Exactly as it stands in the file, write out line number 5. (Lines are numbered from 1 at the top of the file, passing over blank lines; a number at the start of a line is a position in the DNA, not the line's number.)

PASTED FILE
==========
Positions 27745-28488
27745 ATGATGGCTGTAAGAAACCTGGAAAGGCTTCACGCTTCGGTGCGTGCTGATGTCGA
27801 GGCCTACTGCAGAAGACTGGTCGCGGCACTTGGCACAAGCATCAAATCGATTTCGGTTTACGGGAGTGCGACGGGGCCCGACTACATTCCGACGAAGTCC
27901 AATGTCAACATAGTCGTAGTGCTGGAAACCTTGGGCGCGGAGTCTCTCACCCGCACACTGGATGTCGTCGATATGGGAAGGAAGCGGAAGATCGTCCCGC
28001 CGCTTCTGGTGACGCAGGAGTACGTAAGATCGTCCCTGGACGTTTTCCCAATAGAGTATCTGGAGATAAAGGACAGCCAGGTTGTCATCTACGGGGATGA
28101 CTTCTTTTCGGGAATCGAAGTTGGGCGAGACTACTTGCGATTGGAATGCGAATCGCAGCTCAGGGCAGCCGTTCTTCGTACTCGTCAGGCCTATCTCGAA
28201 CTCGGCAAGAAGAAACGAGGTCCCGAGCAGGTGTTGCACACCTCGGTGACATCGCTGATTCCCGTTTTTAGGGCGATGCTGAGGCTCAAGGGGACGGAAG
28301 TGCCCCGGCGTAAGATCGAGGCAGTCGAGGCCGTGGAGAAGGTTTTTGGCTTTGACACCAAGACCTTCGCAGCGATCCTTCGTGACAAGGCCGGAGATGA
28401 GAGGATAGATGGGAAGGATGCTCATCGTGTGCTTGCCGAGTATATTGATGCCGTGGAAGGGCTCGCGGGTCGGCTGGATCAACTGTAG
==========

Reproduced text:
28001 CGCTTCTGGTGACGCAGGAGTACGTAAGATCGTCCCTGGACGTTTTCCCAATAGAGTATCTGGAGATAAAGGACAGCCAGGTTGTCATCTACGGGGATGA